Following the 2017 MLB Draft last month, the farms of all 30 MLB teams were ranked by numerous baseball writers around the nation, and in the case of the Baltimore Orioles, it came as no surprise they ranked towards the lower end of the scale.

For some years now, the Orioles farm has been pretty bare and lacking excitement. Seemingly, prospect after prospect has been either traded away for more immediate needs, or failed to live up to lofty expectations. Of the current pitching crop, Cody Sedlock, Tanner Scott, and Keegan Akin provide the most hope, however another young arm is rapidly rising up the list of top prospects.

20-year-old Australian Alex Wells, who made his professional debut with the Aberdeen Ironbirds last year, has followed up a great rookie year with even more outstanding performances in 2017. In doing so, he has captured the attention of those both within the organization and outside of it.

Pitching in 13 games last year (62.2 innings), Wells worked to an impressive 2.15 ERA and 0.91 WHIP, striking out 50 and walking just nine. These impressive numbers lead to a NYP All-Star selection and numerous awards, including the Ironbirds MVP award and an Organizational All-star honor.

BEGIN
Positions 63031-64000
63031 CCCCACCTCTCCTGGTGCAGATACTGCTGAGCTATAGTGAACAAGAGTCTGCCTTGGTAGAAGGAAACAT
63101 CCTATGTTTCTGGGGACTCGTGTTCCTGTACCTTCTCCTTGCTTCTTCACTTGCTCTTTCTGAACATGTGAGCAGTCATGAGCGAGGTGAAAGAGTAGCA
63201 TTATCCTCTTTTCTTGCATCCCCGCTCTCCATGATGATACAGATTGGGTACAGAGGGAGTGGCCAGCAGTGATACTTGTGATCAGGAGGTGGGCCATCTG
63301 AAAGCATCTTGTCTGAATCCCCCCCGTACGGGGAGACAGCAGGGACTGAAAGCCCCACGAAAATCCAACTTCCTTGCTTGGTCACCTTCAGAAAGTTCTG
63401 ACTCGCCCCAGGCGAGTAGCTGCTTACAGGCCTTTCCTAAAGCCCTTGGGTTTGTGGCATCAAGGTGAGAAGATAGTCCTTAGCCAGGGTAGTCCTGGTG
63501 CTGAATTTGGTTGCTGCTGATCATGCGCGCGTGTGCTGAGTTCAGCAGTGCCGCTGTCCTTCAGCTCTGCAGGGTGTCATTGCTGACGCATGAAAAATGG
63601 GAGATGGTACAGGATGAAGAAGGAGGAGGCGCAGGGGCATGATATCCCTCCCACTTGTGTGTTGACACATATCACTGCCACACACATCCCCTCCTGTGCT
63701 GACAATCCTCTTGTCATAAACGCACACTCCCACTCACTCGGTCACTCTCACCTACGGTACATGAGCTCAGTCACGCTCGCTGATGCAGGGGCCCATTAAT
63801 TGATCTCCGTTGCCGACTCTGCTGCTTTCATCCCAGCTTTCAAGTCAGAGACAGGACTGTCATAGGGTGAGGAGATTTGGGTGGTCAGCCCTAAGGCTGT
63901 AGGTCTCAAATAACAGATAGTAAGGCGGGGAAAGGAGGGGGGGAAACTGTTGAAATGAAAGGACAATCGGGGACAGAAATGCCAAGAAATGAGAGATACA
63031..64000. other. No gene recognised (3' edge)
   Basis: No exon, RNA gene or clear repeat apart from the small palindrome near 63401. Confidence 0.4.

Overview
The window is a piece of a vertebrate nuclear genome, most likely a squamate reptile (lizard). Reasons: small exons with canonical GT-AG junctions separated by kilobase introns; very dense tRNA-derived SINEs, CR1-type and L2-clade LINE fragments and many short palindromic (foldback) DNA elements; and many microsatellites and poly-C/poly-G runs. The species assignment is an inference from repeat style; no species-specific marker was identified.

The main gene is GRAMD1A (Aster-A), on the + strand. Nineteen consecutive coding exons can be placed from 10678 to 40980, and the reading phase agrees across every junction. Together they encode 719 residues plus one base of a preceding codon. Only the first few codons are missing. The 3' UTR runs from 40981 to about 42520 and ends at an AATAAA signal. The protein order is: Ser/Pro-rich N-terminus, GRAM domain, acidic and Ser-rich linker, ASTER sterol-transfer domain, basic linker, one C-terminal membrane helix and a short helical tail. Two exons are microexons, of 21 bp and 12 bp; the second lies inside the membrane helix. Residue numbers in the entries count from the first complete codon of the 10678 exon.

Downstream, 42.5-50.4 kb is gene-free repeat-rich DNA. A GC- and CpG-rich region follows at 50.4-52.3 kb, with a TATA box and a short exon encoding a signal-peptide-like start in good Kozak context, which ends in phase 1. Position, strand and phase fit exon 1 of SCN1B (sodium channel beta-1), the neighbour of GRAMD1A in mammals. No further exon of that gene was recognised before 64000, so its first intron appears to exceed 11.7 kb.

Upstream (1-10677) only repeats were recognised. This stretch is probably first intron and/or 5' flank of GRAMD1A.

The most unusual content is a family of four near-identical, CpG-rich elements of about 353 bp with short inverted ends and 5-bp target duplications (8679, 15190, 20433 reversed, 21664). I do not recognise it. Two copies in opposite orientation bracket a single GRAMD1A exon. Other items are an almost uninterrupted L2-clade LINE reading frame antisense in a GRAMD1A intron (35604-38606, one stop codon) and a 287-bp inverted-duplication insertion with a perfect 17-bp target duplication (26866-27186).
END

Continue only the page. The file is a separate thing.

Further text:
After being promoted to the Delmarva Shorebirds to start the 2017 season, Wells has continued his development and currently owns a 9-4 record through 19 starts (108.0 innings), while working to a 2.42 ERA and 0.95 WHIP. His success lead to a DAL All-Star selection and once again, he’s putting himself in line for more honors come season’s end. Throughout his 19 outings, the impressive control has once again been on display, striking out 84 and walking just 10. More recently, Wells has worked through 30.0 consecutive scoreless innings and has even started to draw interest from opposing teams as the MLB trade deadline nears.

Speaking with Wells shortly after his professional debut last year, he emphasized his simple approach on the mound – focusing on control of his three pitches (fastball, breaking ball, change up) and hitting his spots on the inside and outside of the plate. A ground ball pitcher who works to contact, the 6’1″, 190-pound southpaw possesses a maturity beyond his years and a promotion to the Frederick Keys appears to be on the horizon. His pitchability, hard work ethic, and sound temperament is set to ensure continued success, and with that, his ceiling as a back-of-the-rotation starter will be realized.